Cody Bye is one of thousands of people who works for his employer remotely. He grew up in Pomeroy, a city of about 1,400 people, but left town for college and a career. In 2015, he and his wife moved back to his hometown to raise their family, but before doing so, Bye made sure their new home was close to Pomeroy’s DSL internet hub so he could still do his job.
Bye is a video game developer consultant for a company called Vivox. The company is based in Boston, his supervisor works in Austin, Texas, and Bye spends a lot of his time video conferencing with people from around the world. The 34-year-old also runs a startup specializing in digital advertising.
“Garfield County is a beautiful place with nice, hard-working, industrious people, but my №1 concern was: Can I do my job? The answer was: kind of,” Bye said.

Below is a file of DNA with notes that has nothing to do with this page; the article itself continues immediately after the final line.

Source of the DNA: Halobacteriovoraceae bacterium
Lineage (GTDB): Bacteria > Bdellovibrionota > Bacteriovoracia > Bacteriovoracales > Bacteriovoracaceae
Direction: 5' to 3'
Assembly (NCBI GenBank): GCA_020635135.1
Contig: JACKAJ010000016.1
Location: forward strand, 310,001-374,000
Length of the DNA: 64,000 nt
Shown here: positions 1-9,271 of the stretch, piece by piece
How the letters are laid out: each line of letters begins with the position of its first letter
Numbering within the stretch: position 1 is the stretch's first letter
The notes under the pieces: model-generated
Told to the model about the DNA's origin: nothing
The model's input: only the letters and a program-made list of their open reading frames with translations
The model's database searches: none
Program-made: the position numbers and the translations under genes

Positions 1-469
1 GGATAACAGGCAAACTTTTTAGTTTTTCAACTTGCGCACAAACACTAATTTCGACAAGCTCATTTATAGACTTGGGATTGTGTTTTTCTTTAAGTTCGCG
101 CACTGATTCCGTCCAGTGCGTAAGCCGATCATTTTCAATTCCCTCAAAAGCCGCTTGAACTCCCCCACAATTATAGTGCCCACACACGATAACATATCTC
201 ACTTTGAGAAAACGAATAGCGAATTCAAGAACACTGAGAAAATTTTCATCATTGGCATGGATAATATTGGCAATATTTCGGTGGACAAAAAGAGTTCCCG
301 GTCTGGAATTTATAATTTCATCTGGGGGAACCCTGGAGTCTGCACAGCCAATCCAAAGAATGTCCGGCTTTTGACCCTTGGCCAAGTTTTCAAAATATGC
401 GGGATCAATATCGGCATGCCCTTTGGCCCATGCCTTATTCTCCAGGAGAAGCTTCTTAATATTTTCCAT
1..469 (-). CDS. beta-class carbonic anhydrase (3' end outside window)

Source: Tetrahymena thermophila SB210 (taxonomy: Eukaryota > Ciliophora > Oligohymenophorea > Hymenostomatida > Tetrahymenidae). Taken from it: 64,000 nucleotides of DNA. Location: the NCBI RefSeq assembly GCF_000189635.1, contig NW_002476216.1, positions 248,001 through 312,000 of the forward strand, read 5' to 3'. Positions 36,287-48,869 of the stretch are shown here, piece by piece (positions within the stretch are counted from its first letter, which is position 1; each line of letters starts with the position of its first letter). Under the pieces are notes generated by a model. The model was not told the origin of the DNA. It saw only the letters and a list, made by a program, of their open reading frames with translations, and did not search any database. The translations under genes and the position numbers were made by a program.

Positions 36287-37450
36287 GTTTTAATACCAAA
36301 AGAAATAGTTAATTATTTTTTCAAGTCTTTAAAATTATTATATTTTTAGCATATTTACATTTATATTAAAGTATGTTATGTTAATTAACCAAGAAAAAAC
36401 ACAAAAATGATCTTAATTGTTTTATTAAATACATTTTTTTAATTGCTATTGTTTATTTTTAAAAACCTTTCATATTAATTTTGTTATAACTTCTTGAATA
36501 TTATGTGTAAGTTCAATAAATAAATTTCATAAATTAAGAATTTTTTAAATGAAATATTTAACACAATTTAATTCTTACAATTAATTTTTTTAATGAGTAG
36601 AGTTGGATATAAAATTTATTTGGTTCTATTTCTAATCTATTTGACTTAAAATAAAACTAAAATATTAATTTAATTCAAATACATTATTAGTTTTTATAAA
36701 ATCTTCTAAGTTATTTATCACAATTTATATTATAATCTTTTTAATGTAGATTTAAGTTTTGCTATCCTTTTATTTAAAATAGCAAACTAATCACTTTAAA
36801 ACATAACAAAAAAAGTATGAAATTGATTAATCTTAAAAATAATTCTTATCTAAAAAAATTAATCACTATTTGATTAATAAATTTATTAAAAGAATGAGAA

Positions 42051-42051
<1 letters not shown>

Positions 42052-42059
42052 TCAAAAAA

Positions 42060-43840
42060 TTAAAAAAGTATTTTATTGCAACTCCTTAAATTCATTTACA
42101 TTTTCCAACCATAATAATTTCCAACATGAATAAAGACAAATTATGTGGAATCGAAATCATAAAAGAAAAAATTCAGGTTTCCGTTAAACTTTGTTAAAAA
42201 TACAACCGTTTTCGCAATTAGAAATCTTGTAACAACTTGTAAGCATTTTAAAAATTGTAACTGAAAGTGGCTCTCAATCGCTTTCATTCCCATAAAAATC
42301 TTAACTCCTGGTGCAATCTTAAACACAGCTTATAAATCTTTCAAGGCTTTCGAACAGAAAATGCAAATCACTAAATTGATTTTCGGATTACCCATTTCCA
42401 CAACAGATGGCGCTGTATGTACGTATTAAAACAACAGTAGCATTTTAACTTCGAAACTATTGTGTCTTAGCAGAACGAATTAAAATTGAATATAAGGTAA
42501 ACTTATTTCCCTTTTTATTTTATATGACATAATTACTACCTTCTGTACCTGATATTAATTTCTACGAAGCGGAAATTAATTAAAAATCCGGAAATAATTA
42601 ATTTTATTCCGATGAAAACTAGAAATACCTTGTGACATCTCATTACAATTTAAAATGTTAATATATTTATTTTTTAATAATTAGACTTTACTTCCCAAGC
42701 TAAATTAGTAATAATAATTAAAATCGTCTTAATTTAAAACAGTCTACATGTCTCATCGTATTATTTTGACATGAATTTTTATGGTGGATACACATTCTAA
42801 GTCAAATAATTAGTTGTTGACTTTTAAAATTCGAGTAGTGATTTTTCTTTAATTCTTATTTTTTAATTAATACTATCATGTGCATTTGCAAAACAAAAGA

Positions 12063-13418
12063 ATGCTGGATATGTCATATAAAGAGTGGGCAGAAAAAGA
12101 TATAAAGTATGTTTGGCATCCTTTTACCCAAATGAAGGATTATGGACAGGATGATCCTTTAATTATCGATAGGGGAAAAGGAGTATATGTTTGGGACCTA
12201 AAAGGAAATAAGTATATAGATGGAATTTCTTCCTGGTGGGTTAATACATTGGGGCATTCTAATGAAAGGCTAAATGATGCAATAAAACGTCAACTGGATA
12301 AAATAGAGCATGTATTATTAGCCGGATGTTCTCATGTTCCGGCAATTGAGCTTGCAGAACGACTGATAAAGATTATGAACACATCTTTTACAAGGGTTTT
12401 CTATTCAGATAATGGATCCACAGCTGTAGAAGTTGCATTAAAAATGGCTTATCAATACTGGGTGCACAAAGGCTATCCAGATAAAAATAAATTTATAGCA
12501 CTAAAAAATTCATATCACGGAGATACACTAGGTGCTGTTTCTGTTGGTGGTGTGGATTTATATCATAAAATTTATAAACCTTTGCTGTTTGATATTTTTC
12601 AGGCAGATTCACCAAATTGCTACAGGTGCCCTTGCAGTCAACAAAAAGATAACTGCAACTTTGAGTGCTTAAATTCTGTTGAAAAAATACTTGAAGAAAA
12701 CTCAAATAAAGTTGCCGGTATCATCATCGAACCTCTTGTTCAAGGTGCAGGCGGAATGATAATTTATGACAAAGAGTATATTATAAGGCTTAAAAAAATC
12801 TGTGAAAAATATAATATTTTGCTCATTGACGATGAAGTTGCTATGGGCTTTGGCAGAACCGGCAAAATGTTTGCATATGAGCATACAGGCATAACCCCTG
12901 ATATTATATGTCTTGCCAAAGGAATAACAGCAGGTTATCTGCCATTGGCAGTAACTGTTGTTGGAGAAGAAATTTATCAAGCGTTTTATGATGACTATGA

Expanding high-speed internet statewide is a priority for Gov. Jay Inslee, who visited rural communities across the state this week to discuss broadband needs and solutions. His three-day tour, which began Wednesday, included stops in the Eastern Washington communities of Pomeroy, Pullman, and Chewelah, the Central Washington communities of Quincy and Wenatchee, and the coastal community of La Push on the Quileute Indian Reservation.
Access to quality and affordable broadband internet helps create jobs, improves public safety and health services, and increases education opportunities — but some less populated communities in Washington state don’t have access to adequate broadband service.